The Deebot T20 Omni cleans well, avoids obstacles like a pro, and keeps its own mops clean with hot water in the docking station.
Ecovac’s latest top-of-the-line model, the Deebot T20 Omni, arrives with three main new features: It sucks more powerfully than previous Deebot vacuums, it can lift its mops when running over carpets, and it washes the mop heads with hot water for better cleaning results.
Another improvement is that the T20 Omni can vacuum and mop during the same cleaning round, which you couldn’t do with its predecessor, the Deebot T10. The T20 does seem to waste a lot of water, so it takes almost daily effort to refill one of the containers in the docking station with fresh clean water, and of course you have to empty dirty water from the other container. However, the dust bag in the station lasts a long time, and the auto-emptying container works well, although you will need to clean the filter now and then.
I noticed some differences between the T20 Omni and the older T10 as soon as I unpacked the newer robot. The design is largely the same, but the video camera on the front of the T10 is gone. Instead, the T20 robot navigates with LIDAR and laser, among other things. The docking station is quite large but stylish, and does not attract undue attention.
Getting started with the Deebot T20 is no problem. It does take a few minutes to attach the brushes and mops to the vacuum, but then it will happily drive off and start working on the map of your home. If the map isn’t quite right after the first quick mapping, just let it clean a few times and check again.
Once the map is in place, you can name the rooms, merge or divide areas, and add virtual boundaries. You can also set different floor types and the robot should be able to adjust the cleaning accordingly.
A 3D view lets you add furniture, but it was all a bit cumbersome and the only benefit is that you can ultimately use the built-in voice assistant to tell the robot to “clean under the table in the kitchen”.
Ida Blix / Foundry
When I tested Ecovacs Home, I had some problems adjusting the map of my home in the app. It didn’t initially want to divide areas the way I wanted and the T20 Omni seemed to have some trouble finding all the interior walls.
For example, the mirrored doors in the hallway seemed to trip up the vacuum. It also refused to sense the wall into the bathroom, so I couldn’t set the floor type to be tile in just that room; instead, the app set the whole hallway and kitchen as “tile,” too. But fortunately, the T20 Omni actually got better with every cleaning round it went on.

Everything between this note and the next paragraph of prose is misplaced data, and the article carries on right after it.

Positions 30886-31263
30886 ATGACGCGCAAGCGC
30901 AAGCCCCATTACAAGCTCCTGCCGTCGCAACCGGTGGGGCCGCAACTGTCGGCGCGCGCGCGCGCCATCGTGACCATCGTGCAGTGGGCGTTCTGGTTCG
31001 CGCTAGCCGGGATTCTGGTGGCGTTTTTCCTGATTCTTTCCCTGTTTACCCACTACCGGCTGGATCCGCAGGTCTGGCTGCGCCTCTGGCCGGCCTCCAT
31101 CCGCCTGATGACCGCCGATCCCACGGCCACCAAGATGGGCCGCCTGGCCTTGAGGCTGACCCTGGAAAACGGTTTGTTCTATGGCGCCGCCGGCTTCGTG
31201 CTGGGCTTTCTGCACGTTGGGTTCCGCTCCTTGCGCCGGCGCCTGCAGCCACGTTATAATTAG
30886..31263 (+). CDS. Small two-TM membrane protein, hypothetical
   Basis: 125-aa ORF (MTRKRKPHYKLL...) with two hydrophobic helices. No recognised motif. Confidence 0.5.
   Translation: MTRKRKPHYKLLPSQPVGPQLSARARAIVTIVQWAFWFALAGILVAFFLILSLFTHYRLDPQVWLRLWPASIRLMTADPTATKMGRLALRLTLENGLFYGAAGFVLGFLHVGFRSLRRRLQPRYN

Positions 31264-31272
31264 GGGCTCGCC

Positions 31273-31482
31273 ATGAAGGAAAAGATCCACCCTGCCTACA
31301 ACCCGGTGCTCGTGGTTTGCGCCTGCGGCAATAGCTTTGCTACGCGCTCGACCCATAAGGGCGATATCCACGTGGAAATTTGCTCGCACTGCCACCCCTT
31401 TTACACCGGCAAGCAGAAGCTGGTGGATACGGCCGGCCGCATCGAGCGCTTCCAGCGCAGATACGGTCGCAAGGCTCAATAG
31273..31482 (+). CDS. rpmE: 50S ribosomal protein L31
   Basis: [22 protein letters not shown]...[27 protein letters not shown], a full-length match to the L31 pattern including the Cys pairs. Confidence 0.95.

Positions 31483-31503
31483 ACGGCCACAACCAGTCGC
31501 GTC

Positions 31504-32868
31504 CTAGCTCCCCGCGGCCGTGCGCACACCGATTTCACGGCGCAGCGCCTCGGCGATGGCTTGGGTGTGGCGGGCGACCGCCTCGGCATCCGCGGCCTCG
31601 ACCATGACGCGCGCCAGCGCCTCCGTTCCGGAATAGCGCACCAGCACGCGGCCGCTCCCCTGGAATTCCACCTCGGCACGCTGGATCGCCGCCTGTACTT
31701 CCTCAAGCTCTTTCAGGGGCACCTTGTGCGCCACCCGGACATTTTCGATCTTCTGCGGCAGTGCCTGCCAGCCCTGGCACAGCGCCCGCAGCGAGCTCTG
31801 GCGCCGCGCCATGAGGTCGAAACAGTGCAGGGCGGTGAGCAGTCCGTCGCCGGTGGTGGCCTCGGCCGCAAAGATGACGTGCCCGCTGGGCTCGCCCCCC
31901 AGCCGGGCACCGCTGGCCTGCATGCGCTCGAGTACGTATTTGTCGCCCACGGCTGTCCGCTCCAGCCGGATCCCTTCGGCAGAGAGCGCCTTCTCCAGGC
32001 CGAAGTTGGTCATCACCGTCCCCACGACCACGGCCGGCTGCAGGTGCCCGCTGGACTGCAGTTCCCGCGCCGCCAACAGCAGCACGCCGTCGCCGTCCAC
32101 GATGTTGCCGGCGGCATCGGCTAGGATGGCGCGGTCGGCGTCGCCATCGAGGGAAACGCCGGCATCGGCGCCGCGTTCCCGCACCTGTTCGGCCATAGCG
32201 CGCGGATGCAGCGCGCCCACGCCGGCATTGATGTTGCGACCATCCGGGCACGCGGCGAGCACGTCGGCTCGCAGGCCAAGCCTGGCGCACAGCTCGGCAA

What did work well (once I have found the right settings) was scheduling a daily cleaning, where I could decide that the T20 should run two laps in the kitchen and only one in other parts of the floor that are usually less dirty. The robot then smoothly took care of itself with little intervention on my part. However, I had to top up the water almost daily.
The T20 Omni navigated around several obstacles in my home, including cords on the floor, small toys, and piles of clothes, without any problems. The robot notices when it drives onto carpets and stops mopping, lifting the mop heads up 9 mm to prevent the carpets from getting damp. The T20 Omni can also vacuum and mop in the same cleaning, something its predecessor, the T10, could not do.
The vacuum can be set to provide more powerful suction when on carpets. The suction power is up to 6,000 Pa, which is plenty. Two side brushes effectively whisk dirt to the rubber brush in the center. Inward-facing corners are always a challenge, but the robot has a function where once a week it gives these corners an extra-thorough cleaning, although it’s not as good as if you manually went with your own vacuum cleaner.
What didn’t go well is cleaning my two floors. The robot maps and saves up to three maps, but for the downstairs to be properly cleaned I would have had to carry down the entire docking station with water tanks and all, and I just didn’t want do that. I tried carrying only the robot vacuum cleaner downstairs, but when it wanted to go and wash the mops, I carried it upstairs, and then it finished cleaning and started from scratch when I put it down again.
Ida Blix / Foundry
Self-cleaning mop heads
The great thing about the T20 Omni is that periodically during its cleaning round, it goes back to the station and washes the two round mops with hot water. You can also pour a detergent into the water tank in the docking station, but we haven’t tested that because it’s not included in the box.
The mops get wet and fresh and when the robot has finished cleaning for the day, it goes and dries the mops so they don’t smell. That’s a clear upgrade from other robot vacuum cleaners that have a cloth mounted at the back that you have to handle yourself.
This translated review originally appeared on M3.
Model: Deebot T20 Omni Tested: August 2023 Manufacturer : Ecovacs Run time: Up to 170 minutes on one charge Suction power : 6,000 Pa Battery capacity: 5,200 mAh Dust container: 300 ml + bag in emptying station (should last up to 2 months) Hepa filter: Yes Mapping: Laser Communication: Wi-Fi Accompanying app: Yes Map function: Yes With room divisions: Yes Other: Vibrating mop system, detects carpets